by Rod Marining • On BC Day, a holiday meant to celebrate beautiful BC, we were all having a beautiful time at the family cabin at … Read more
for depression, dementia and diabetes by Dr. Mercola • Vitamin D research has repeatedly shown that vitamin D can improve a number of brain disorders, … Read more
What’s getting buried may surprise you DRUG BUST by Alan Cassels • The people’s briefing note on prescription drugs British Columbia is indeed a wondrous, … Read more
The extraordinary story of Jacques Lusseyran by Geoff Olson • They told me that to be blind meant not to see. Yet how was I … Read more
GM sweet corn sneaks into stores and farmers markets Genetically modified – GM, also called genetically engineered – sweet corn is being sold in some … Read more
Word lovers: Two events of note worthy of your attendance and support are the upcoming 20th annual Word Vancouver and the first-ever “Reinventing Radio: An … Read more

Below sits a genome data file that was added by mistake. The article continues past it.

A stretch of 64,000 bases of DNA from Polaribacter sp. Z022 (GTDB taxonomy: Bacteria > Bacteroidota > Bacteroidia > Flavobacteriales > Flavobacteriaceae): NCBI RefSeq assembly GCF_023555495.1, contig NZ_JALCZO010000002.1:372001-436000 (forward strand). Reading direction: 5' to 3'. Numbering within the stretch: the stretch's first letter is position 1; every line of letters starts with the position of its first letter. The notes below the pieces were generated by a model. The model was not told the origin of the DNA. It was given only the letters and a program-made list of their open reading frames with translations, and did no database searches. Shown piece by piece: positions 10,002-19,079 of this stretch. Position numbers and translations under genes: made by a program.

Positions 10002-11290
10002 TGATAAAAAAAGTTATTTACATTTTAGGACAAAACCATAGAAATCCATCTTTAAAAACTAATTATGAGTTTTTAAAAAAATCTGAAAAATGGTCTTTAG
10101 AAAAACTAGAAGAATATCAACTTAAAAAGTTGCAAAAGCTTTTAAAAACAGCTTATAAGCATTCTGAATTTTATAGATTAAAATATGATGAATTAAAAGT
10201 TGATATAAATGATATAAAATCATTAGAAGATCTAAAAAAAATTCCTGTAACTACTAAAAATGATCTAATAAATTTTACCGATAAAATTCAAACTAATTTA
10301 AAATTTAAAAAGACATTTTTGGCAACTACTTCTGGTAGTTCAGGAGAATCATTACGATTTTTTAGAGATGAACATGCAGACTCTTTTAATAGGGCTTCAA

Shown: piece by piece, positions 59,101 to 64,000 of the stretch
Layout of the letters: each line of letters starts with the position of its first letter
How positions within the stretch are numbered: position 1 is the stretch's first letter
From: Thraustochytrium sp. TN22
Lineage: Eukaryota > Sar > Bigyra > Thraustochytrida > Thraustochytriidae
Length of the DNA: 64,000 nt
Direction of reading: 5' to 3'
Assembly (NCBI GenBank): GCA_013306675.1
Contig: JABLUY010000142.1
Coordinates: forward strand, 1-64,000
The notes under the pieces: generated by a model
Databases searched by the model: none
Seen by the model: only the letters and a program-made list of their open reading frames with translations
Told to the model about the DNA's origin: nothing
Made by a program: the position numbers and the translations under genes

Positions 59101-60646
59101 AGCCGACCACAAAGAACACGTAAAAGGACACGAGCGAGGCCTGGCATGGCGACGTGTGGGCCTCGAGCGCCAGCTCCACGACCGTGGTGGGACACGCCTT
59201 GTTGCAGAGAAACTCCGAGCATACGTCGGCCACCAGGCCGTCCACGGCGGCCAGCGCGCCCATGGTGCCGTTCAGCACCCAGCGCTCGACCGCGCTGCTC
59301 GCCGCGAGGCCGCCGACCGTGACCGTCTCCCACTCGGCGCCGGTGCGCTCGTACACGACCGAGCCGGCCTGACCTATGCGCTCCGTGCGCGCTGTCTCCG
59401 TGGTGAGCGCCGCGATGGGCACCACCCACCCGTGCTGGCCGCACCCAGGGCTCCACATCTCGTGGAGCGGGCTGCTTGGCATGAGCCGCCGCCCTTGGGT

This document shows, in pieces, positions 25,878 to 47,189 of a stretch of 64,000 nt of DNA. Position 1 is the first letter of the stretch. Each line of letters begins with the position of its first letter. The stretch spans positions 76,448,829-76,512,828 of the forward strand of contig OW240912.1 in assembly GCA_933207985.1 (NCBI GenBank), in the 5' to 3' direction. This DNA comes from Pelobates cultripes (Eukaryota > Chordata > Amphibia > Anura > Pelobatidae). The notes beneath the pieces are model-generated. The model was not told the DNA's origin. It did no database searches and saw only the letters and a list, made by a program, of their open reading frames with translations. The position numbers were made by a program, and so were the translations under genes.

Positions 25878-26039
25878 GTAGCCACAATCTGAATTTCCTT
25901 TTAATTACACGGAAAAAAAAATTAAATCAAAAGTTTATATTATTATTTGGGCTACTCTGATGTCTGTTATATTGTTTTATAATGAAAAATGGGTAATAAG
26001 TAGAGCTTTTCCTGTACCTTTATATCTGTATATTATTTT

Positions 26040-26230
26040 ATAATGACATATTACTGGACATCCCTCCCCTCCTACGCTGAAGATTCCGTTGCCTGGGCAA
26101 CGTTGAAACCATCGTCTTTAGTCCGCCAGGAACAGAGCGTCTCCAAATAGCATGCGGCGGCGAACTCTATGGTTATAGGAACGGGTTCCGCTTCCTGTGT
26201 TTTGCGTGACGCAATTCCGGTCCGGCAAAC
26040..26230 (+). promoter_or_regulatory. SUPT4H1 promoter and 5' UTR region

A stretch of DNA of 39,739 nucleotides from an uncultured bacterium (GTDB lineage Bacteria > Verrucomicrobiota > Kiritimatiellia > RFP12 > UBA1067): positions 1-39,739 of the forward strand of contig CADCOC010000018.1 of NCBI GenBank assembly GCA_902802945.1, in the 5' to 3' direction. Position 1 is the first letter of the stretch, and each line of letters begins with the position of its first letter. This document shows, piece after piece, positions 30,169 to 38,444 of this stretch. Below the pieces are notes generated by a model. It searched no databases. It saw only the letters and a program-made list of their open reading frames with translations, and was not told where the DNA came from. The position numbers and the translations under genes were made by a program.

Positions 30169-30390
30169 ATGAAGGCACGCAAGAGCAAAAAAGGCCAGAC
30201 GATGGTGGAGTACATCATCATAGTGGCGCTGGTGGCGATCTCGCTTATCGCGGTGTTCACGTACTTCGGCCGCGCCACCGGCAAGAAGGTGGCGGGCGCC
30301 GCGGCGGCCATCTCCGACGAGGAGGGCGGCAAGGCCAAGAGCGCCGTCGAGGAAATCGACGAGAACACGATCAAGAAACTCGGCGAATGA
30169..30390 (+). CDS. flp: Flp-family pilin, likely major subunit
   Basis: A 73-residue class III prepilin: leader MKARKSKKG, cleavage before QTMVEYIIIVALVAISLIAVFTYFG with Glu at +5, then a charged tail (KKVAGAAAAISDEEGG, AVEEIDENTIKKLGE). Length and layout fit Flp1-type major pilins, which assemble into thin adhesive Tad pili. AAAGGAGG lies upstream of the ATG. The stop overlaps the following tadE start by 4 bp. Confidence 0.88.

I had cracked open Bill Carter’s book, Boom, Bust, Boom: A Story About Copper, the Metal that Runs the World, a few days before last month’s Mount Polley tragedy. Call the monumental tailings pond breach what you will: accident, calamity, catastrophe, cataclysm, disaster and on down the alphabet to wake-up call and ZZZ for sleeping.
“Tragedy” – as in “an event causing great suffering, destruction and distress” – seems an apt description for an entirely man-made and avoidable environmental nightmare. And Carter’s powerful, up-close and personal narrative exposes how far human beings will go to get copper – along with gold – especially “persons” such as Imperial Metals Corporation.
by Elizabeth Murphy • The City of Vancouver’s civic election campaigns are predominately financed by corporate developers. Vision Vancouver has become the party with more … Read more
SCIENCE MATTERS by David Suzuki • A now famous 1972 photo of Earth taken by Apollo 17 astronauts from 45,000 kilometres away became known as … Read more
The first Vancouver International Film Festival under its new boss Jacqueline Dupuis opens September 25 and runs until October 10. A former executive director at … Read more